John Jeffries, a 49-year-old money manager in Dover, Mass., had hip-resurfacing surgery in 2008 and is now coaching his son's basketball team and long-distance cycling.
Alex Douglas, a Wall Street software architect, had both knees replaced last year at 39 after years of sports injuries. He can't wait to go kite-boarding this weekend. "I've been cleared to have fun," he says.
Joint-replacement patients these days are younger and more active than ever before. More than half of all hip-replacement surgeries performed this year are expected to be on people under 65, with the same percentage projected for knee replacements by 2016. The fastest-growing group is patients 46 to 64, according to the American Academy of Orthopaedic Surgery.
Many active middle-agers are wearing out their joints with marathons, triathlons, basketball and tennis and suffering osteoarthritis years earlier than previous generations. They're also determined to stay active for many more years and not let pain or disability make them sedentary.
To accommodate them, implant makers are working to build joints with longer-wearing materials, and surgeons are offering more options like partial knee replacements, hip resurfacing and minimally invasive procedures.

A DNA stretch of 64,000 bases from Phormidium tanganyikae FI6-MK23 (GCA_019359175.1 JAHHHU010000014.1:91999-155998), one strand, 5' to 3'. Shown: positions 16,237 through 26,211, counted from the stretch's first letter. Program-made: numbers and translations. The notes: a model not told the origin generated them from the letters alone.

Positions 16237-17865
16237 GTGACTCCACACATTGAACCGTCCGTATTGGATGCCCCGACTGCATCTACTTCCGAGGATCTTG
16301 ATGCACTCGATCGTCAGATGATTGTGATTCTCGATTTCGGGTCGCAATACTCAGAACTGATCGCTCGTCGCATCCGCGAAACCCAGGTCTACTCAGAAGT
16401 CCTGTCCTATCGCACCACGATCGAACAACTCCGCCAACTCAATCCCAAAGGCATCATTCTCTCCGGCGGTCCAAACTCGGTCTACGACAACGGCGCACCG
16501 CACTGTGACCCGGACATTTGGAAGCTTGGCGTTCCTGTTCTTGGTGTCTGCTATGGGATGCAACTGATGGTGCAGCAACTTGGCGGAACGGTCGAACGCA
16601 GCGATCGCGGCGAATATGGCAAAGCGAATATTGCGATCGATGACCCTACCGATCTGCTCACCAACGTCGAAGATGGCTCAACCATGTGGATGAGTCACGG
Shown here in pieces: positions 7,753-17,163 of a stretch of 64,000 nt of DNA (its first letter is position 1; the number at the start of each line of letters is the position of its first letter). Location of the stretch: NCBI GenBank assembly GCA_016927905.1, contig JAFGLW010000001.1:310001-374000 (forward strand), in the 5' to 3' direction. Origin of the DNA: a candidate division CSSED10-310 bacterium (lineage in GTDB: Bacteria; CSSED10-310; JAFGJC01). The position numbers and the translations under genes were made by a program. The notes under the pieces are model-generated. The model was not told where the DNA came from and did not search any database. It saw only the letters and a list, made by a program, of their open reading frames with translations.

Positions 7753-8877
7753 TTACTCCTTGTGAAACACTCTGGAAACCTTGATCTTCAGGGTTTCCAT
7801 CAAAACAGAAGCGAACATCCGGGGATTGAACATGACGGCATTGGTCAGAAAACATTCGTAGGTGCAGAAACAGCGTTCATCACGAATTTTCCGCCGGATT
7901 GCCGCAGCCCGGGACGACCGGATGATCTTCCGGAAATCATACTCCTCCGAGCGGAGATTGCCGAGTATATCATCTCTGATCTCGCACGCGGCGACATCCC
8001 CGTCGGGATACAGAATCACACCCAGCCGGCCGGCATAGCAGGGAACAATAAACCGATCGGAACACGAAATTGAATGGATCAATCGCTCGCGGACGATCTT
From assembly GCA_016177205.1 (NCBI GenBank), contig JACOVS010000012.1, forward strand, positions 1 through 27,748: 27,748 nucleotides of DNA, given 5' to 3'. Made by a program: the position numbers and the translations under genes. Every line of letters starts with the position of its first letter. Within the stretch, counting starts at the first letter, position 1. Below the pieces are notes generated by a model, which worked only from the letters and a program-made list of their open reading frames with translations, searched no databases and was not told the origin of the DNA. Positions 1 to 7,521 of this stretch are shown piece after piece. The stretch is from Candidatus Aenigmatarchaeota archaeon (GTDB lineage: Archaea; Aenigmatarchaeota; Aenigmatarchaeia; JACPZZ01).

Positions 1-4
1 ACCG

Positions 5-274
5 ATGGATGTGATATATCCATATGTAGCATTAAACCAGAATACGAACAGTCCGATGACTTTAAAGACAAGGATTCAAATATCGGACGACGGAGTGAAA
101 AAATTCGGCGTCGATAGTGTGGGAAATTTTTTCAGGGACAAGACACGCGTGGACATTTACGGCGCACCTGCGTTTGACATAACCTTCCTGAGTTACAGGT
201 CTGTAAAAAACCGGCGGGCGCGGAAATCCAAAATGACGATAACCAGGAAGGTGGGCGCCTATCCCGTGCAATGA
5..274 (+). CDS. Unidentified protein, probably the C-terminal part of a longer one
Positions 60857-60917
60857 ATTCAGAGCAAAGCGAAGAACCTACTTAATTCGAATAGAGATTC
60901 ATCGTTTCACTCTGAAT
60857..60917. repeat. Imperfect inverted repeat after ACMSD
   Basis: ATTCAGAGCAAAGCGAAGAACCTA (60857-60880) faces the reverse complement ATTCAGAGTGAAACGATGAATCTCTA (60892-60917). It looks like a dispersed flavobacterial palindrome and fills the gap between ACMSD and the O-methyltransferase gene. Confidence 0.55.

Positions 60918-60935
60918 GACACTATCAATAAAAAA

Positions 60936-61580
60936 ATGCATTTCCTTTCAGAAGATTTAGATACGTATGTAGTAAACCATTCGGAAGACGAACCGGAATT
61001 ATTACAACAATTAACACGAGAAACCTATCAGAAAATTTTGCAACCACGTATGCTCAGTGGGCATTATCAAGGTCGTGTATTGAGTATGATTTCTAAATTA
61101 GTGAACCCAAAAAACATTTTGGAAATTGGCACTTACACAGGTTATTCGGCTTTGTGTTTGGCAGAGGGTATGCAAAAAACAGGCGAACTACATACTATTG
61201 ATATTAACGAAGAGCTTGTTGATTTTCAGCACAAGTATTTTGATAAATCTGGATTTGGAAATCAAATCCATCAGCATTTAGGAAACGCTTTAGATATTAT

More younger people also need joint-replacement surgery due to obesity, and some orthopedists refer them for weight-loss surgery first to reduce complications later.
Even the most fit patients face a long period of rehabilitation after surgery and may not be able to resume high-impact activities.
"There is, to be honest, some irrational exuberance out there," says Daniel Berry, chief of orthopedic surgery at the Mayo Clinic in Rochester, Minn., and president of the American Academy of Orthopedic Surgeons. "People may be overly optimistic about what joint replacement can do for them."
One big unknown: How long will the replacement joints last? In the past, many doctors assumed implants would wear out in about 10 or 15 years, and they urged young patients to put off surgery as long as possible to minimize the risk of needing a costly and difficult revision surgery—or even two. (A total knee replacement typically costs $15,000 to $22,000. A revision can be $45,000 or more, with a higher risk of complications.)
Steven Haas, chief of the knee service at the Hospital for Special Surgery in New York City, says he frequently sees young patients who are in too much pain to play with their kids, take walks, work or enjoy traveling. "To them, the idea of being miserable in their 50s so they might not need another surgery in their 70s doesn't make much sense," he says.